A new report from researchers at Colorado State University shows that “U.S. gathering and processing facilities — where natural gas from nearby wells is consolidated for distribution through pipelines,” leak 8 times the amount of methane previously estimated by the Environmental Protection Agency (EPA). Methane “is about 72 times stronger than the same mass of carbon dioxide over a 20-year time frame.”
As Rhode Island considers moving forward with several large scale natural gas projects, including an expanded pipeline in Burrillville, a new energy plant in Burrillville, and a liquefaction facility in South Providence, it seemed appropriate to ask representatives from business, labor, government and environmental groups for their comments on this report.
It is important to point out, says David Graves, media relations for National Grid, that, “this study has to do with the gathering of natural gas. That’s something National Grid is not involved in and is in no way associated with liquefaction, LNG or the operations of local natural gas distribution companies, which is what we are.” As of this writing National Grid is considering issuing a more comprehensive statement.
Of course, the larger issue is the global impact that fracked gas will have on the climate. (The local health impacts of having a liquefaction facility and LNG storage near a community is outside the scope of the Colorado State University study.) The question becomes, should Rhode Island be committing resources to an energy source that contributes to world destruction? Future generations are dependent on our making smart decisions today.
Governor Gina Raimondo’s office downplayed the impact of our energy choices on future generations, saying, “The Governor has always spoken about the importance of having a balanced energy mix. We have to meet the needs of the present, while looking to the future.
“In the present,” continues the Governor’s office’s statement, “we have a serious problem getting a sufficient supply of natural gas, and our soaring, unpredictable energy costs are a huge challenge for our businesses and our families. This new next generation clean energy facility will help us increase our supply of energy and bring down costs – and in doing so, will help make our state a more attractive place for businesses to operate.
“At the same time, the Governor has made it clear we are committed to doing this in a way that drives a cleaner, more reliable energy system in the long-term. We cannot lose sight of our focus on no-to-low carbon energy solutions, such as energy efficiency and renewables, including offshore wind and solar power. We are focused on enhancing system-wide energy diversity by harnessing clean energy solutions that offer new possibilities for economic growth and innovation. It is clear we can be a real leader for the rest of the country in this industry and create new jobs.”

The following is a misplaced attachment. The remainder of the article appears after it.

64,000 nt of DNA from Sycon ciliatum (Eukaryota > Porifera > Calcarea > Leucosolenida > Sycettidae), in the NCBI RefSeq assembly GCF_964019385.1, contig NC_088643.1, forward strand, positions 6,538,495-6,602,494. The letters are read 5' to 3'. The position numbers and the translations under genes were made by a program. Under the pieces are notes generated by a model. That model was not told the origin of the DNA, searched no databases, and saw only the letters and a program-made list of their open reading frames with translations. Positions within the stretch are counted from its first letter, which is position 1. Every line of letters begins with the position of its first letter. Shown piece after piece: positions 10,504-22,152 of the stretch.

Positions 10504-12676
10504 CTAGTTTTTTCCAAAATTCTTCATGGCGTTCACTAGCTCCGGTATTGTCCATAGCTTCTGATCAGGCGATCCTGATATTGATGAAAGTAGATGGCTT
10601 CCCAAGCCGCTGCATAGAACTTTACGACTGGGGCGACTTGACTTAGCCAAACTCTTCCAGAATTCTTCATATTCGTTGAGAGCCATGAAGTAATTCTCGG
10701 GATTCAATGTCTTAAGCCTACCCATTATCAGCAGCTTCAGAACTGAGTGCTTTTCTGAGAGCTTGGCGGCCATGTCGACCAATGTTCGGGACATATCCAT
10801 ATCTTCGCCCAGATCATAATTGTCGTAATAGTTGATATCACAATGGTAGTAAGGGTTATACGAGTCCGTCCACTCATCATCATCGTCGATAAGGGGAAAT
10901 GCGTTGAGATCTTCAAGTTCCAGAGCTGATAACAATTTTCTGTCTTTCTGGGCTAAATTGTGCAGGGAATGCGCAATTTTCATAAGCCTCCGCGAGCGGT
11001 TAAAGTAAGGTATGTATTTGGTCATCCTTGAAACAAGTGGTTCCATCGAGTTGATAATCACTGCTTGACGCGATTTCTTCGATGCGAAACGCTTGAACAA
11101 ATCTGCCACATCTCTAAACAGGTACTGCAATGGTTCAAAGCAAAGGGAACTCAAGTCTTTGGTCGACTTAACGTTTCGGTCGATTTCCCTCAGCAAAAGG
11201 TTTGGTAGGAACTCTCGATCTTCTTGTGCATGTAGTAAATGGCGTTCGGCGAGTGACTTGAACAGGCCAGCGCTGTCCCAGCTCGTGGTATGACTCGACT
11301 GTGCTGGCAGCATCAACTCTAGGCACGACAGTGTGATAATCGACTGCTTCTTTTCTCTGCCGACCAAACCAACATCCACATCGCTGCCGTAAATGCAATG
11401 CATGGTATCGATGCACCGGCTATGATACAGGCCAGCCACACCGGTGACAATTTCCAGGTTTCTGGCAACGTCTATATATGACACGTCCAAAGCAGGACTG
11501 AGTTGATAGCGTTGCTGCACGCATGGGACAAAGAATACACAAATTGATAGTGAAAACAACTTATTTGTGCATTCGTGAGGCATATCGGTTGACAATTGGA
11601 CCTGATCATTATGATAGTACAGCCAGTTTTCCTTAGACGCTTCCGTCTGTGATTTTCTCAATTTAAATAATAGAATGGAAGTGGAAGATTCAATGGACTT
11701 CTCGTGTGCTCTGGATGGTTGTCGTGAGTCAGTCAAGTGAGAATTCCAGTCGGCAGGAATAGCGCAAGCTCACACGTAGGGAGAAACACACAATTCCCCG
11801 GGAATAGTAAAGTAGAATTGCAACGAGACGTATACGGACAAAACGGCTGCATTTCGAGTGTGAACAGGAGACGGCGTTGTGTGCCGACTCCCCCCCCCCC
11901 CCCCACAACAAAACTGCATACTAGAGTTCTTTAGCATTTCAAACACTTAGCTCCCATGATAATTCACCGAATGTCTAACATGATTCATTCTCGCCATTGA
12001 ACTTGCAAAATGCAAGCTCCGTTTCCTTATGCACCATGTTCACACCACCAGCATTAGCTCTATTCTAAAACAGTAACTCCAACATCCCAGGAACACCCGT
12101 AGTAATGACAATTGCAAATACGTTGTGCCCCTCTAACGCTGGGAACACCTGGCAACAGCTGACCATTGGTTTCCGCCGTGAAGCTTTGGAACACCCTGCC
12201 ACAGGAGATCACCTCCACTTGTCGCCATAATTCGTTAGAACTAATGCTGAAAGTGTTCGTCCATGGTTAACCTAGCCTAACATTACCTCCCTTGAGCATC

Michael Sabitoni, president of the RI Building & Construction Trades Council, concurred with the Governor, saying that, “The members of the building trades are just as concerned as anyone else with the quality of life in Rhode Island and that certainly includes their care for the environment. We have supported numerous renewable projects that will provide clean energy to our members and to our state. However, we think even the most ardent environmentalists agree that renewables cannot meet all of our energy demands. Therefore, we support development of clean fossil fuel plants to meet these needs. The proposed Burrillville plant will have the most advanced technology. This project will eventually replace old and outdated plants. In doing so it will not only meet our needs but minimize the concerns raised by the Colorado State report. Quite frankly, it is a project environmentalists should support.”
However, “ardent environmentalists” don’t seem to be on board with this alignment of industry, labor and government. Peter Nightingale, of Fossil Free Rhode Island, said that, “We have known since 2011 that ‘natural’ gas, methane, is not the bridge fuel that our national energy policy claims it to be. Both fracked and conventional gas have a larger global warming potential than coal or oil for any possible use. Robert Howarth, who was one of Time‘s three People of the Year in 2011, summed it up perfectly: the Whitehouse (in suggesting natural gas a ‘bridge fuel’) made a decision that is not based on good science. Today’s report is just the latest of many cracks in the nation’s meth bridge to Hell.”
Edit: After this posted David Graves of National Grid sent me the following statement:
“The Colorado State University report is not directly related to local distribution companies like National Grid. However, we take the issue of natural gas emissions very seriously. We have acted and are continuing to act where we can have the greatest impact. That is by limiting emissions within our system. National Grid has invested significantly in our 35,000 miles of natural gas mains which serve more than 3.5 million customers in Rhode Island, Massachusetts and New York, lowering overall emissions while the distribution network has grown. We invested more than $1.2 billion in our gas infrastructure this past fiscal year and, to further limit emissions, we will spend $6 billion over the next five years. In Rhode Island, where we purchased the business of New England Gas Company in 2006, we have replaced nearly 300 miles of leak prone pipe beginning with 11 miles in 2009 and adding significantly to those numbers each year. Our goal is to replace 60 miles this year and 65 miles in each of the coming years with a long-term goal of replacing all 1,400 miles of leak prone pipe.”
Fossil Free Rhode Island also suggested the following video: